In 1988, an experiment banning the use of polystyrene foam packing (PSF), especially for food products, by Portland, US, was found to have a number of unfavourable effects. For instance, the alternative methods of packing — paperboard, glass or aluminium — were very expensive and impractical. And in volume terms as the landfill of PSF was minuscule, Portland lifted the ban.

Paper recycling is not environment friendly either. The paper carton carrying milk, for instance, has a coating of polythene to retain the water content in the milk.

Paper, being permeable, cannot hold water for long. Also, paper recycling involves considerable usage of water, chemicals, energy and a mixture of pulp.

According to Prof Richard S. Stein of the University of Massachusetts, the incineration of plastics need not lead to generation of toxic fumes.

In an article `Plastics can be good for environment', he explains how plastic trash can be converted into energy using good incinerators without any toxic emissions.

Experts acknowledge that the wet strength of plastics is much higher than that of paper. For instance, a kg of plastic bags can carry what 20,000 kg or 20 tonnes of Kraft paper can.

To produce one tonne of paper, an integrated mill would require 1.5-2-lakh litres of water and huge amounts of power, coal and fibre. Even to make a tonne of waste-paper, approximately 20,000 litres of water is needed. Toxic chemicals such as dioxins are released during pulp and paper manufacture. Though effluent control methods are in vogue, studies question the effectiveness of these in preventing toxic substances from flowing into water systems.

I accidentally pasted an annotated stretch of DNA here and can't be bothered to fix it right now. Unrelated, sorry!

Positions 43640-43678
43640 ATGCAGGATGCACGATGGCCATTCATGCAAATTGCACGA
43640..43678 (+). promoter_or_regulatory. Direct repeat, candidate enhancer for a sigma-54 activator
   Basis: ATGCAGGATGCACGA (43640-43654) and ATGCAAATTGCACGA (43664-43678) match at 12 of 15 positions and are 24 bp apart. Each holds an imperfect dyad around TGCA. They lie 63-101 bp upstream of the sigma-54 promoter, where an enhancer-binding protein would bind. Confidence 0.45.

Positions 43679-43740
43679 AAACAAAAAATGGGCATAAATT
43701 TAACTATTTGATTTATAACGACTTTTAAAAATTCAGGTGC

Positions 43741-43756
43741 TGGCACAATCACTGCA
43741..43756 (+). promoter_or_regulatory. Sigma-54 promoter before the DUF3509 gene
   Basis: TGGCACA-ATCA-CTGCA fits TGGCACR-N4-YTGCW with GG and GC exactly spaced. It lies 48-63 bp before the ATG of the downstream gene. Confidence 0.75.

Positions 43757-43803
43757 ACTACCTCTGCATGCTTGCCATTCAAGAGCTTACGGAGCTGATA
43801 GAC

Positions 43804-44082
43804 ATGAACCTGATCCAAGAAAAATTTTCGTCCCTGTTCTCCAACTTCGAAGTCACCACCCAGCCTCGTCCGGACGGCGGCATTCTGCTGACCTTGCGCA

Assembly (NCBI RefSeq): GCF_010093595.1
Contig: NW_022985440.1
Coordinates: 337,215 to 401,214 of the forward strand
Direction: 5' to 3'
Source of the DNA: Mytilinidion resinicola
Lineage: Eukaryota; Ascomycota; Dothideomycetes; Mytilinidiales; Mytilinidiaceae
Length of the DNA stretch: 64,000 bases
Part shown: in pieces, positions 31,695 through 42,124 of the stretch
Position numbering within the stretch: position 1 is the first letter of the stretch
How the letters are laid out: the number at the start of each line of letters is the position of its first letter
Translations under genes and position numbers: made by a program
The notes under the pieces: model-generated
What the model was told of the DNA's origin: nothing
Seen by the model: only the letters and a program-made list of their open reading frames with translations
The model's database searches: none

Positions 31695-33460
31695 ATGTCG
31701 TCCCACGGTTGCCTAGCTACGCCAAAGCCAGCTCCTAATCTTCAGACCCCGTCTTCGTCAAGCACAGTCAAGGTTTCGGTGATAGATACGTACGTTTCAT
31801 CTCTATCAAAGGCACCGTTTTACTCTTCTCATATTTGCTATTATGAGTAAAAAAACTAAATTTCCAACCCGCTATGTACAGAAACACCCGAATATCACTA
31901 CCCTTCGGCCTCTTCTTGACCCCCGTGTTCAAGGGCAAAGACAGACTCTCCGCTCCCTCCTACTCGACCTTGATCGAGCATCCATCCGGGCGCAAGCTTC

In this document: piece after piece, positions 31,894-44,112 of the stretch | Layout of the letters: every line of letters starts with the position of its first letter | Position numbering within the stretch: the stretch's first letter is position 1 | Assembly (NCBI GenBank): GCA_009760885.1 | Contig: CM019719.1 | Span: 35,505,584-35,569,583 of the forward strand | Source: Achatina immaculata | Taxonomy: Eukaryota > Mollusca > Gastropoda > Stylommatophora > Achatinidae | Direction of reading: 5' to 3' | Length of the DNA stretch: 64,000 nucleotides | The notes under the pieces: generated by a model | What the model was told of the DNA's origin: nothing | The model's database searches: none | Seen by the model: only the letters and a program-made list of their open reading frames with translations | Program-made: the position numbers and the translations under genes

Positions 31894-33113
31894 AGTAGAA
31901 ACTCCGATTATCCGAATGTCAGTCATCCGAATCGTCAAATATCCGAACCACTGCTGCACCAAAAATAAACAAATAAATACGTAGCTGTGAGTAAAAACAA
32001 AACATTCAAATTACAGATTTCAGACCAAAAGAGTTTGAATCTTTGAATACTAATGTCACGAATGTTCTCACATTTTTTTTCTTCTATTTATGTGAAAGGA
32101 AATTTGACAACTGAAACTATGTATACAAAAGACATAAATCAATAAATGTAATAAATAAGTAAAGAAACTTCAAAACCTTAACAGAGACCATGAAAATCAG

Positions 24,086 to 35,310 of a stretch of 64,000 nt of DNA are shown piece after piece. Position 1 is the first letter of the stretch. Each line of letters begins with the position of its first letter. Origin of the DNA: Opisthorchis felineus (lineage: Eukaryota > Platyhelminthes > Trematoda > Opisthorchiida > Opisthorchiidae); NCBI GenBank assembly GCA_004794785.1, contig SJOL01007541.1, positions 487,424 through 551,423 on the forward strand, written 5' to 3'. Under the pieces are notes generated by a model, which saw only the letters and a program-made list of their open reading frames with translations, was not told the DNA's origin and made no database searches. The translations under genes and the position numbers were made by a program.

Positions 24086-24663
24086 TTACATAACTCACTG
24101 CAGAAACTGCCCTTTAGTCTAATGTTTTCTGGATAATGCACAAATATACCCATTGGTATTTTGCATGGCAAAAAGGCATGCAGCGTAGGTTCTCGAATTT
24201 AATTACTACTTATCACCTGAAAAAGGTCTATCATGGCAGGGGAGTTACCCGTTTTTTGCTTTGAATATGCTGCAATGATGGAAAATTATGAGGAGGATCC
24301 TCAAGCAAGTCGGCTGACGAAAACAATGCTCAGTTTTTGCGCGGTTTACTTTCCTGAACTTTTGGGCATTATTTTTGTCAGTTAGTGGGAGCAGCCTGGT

Also, there is the rather painful fallout of destruction of forests. To prevent deforestation, there are suggestions to replace writing and printing paper with plastics by using sophisticated inks.

The other substitutes for plastics, such as glass, steel and aluminium, have their own disadvantages — depletion of natural resources being one.

Thus, the logic behind banning plastics is weak. If PET bottles are banned because they contain polyethylene terephtalate, what about substitutes such as paper or glass, which also give out equal toxic substances during manufacture?

Environmental effects apart, what about the cost, mobility and convenience factors?

The main problem with plastics is disposability. But this can be solved to a large extent if households have two waste bins, one for plastic and the other for non-plastic items, and dispose the same in separate disposal bins that municipal corporations should provide.

The municipal corporations can then dispose non-recyclable plastic using sophisticated incinerators to completely prevent any toxic emissions.

Thus, there is no gainsaying the usefulness of each of the materials — plastic, paper, glass and steel. No product can completely substitute the other. It can only be complementary. Environmentalists should weigh the pros and cons of each before going public with their opinions.

(The author is a paper trader and paper products manufacturer and a former faculty member of LIBA, Chennai.)